A Koiviston Auto bus was being refilled at a depot in Ilmala, Helsinki, on 13 March 2024. Helsingin Sanomat on Monday reported that there is again a possibility that fuel deliveries are disrupted by the ongoing political strikes in a way that affects public transport services in the capital region. (Jussi Nukari – Lehtikuva)


THE POLITICAL STRIKES that are now well into their third week could disrupt bus services in the capital region of Finland, reports Helsingin Sanomat.

Neste on Friday issued yet another warning to bus operators that the continuing strikes could disrupt the availability of diesel as soon as in the coming days. With around 60 per cent of buses in the region running on diesel, the newspaper reminded, the disruption could have a broad-based impact on public transport services.

“There’s fuel for the time being, and there have been deliveries to depots. We definitely have fuel for today and tomorrow,” Mika Häyrynen, the head of procurement at Helsinki Region Transport (HSL), assured to Helsingin Sanomat on Monday.

“If there are no supplementary deliveries, we’ll start having problems on Wednesday.”

Häyrynen added that the joint municipal authority would likely cancel buses on routes that run along metro or train tracks – given the relative ease at which passengers could switch from roads to rails – but seek to operate, for example, buses that primarily service schools in the outer parts of its service area, such as Kirkkonummi, Sipoo and Tuusula.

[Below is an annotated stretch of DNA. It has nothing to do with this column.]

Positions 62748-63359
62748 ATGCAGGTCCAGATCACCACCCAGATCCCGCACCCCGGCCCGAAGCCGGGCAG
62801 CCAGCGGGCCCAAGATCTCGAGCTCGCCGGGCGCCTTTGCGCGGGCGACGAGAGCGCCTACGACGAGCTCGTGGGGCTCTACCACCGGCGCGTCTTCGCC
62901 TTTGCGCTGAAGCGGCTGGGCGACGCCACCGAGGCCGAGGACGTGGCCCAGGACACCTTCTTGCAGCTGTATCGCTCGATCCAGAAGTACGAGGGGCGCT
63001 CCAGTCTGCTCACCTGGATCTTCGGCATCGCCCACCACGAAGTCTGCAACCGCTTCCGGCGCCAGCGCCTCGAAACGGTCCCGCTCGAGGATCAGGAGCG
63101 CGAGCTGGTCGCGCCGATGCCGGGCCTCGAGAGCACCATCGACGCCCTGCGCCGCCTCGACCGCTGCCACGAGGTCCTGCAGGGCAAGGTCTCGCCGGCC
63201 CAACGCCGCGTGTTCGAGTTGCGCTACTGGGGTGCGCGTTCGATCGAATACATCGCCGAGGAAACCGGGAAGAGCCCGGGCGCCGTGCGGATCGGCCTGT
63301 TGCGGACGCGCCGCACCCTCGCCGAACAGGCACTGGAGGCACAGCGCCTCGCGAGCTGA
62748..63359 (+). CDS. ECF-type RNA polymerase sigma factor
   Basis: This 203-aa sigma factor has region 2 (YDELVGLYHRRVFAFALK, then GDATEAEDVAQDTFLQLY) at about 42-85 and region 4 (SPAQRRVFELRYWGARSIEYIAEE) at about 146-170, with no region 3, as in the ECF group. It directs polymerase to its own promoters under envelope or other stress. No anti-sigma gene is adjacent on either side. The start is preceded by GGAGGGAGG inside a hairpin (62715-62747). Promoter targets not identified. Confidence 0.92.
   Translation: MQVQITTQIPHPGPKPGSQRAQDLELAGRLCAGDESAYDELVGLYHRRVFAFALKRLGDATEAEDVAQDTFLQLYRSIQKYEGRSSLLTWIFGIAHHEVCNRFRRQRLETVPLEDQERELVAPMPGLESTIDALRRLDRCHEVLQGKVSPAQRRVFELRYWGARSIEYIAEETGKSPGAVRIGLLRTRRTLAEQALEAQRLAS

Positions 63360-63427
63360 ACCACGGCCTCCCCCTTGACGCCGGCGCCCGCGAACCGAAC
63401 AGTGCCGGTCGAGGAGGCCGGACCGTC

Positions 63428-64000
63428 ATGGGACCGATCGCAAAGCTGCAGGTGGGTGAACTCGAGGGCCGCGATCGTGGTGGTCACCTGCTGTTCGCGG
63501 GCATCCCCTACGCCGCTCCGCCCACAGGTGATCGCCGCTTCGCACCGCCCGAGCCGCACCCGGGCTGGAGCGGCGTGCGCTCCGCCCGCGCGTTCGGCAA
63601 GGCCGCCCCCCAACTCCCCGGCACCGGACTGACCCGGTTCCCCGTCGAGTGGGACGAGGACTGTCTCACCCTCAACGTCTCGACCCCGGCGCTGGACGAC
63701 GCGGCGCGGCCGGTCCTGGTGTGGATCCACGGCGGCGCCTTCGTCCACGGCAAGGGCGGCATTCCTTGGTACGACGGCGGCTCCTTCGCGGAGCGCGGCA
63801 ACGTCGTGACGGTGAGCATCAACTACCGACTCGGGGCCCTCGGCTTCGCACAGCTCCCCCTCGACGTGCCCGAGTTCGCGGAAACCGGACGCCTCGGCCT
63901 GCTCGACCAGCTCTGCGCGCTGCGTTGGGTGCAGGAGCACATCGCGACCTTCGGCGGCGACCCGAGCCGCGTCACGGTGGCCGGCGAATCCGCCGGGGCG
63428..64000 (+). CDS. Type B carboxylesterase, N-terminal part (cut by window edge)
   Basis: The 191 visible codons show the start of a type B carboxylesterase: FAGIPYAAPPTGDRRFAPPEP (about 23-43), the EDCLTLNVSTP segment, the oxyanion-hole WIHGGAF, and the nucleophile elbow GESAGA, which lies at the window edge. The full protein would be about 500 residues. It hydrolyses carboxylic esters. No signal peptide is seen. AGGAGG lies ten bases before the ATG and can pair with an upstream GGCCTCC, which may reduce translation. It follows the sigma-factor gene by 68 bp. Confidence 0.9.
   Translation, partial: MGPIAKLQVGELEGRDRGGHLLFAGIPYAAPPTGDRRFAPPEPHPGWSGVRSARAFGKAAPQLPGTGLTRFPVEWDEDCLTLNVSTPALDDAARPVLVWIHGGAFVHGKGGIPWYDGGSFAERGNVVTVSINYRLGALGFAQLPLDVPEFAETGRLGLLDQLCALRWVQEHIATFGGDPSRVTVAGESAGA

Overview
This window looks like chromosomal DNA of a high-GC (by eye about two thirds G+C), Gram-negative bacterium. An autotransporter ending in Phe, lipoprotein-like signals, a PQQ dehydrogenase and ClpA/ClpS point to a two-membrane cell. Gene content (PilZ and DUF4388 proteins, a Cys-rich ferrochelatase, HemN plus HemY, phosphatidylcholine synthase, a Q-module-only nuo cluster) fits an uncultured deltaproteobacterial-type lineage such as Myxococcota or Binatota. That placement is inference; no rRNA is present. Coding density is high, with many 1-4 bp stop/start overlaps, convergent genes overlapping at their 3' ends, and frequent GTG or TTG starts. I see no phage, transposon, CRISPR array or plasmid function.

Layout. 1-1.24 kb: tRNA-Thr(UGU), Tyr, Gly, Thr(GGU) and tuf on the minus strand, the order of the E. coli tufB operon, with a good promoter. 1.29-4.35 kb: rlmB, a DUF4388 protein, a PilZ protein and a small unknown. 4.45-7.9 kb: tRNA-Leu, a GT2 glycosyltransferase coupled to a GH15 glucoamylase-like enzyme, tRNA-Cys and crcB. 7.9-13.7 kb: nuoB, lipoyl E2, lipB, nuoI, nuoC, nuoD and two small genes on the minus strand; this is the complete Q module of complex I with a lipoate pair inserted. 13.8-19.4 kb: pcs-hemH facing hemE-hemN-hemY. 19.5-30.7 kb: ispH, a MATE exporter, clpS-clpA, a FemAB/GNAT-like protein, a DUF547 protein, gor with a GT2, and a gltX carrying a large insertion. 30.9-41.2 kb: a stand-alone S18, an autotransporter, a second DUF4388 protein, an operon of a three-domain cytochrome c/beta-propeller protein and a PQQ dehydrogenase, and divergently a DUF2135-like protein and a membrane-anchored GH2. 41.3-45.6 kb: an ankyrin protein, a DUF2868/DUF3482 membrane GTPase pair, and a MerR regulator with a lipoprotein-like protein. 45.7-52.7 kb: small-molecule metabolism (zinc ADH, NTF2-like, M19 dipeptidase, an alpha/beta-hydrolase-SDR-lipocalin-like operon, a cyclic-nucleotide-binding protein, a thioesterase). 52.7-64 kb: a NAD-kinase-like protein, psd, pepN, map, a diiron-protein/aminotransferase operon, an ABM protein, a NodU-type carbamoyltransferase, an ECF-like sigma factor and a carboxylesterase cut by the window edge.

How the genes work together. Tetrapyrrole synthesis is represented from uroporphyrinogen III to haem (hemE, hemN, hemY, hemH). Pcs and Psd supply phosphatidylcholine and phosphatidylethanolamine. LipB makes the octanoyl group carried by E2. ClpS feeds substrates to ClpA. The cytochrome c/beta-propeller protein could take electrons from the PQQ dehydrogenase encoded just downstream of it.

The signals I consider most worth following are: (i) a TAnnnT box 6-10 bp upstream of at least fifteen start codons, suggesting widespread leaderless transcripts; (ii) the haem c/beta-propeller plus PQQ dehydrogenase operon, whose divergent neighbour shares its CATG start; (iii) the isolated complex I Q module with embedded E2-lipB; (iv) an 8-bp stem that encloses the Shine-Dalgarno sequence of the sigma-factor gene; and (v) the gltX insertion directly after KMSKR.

Fuel ran out from some service stations in the capital region last weekend, according to Helsingin Sanomat. Häyrynen revealed that it created challenges for operators that use commercial service stations to refuel their buses, but so far no services have been cancelled.

Mårten Winqvist, a regional director at Nobina, told Helsingin Sanomat that so far fuel has been available as usual. One of the largest bus operators in the capital region, the company refuels its buses partly at its own depots and partly at commercial stations.

“We’re monitoring the situation. If the strikes go on even longer, fuel availability could become more problematic. We don’t have any extra tanks,” he said tot he newspaper.

Organised in protest of a series of labour market reforms and social security cuts by the Central Organisation of Finnish Trade Unions (SAK), the strikes are presently set to end on Sunday, 31 March. They have halted the handling of goods at ports, disrupted rail freight services and complicated industrial processes since 11 March.

Although none of the participating unions has announced its readiness to extend the strikes further, industrial actions against the government proposals could continue in one form or another given that neither side has shown a willingness to make major compromises.

Aleksi Teivainen – HT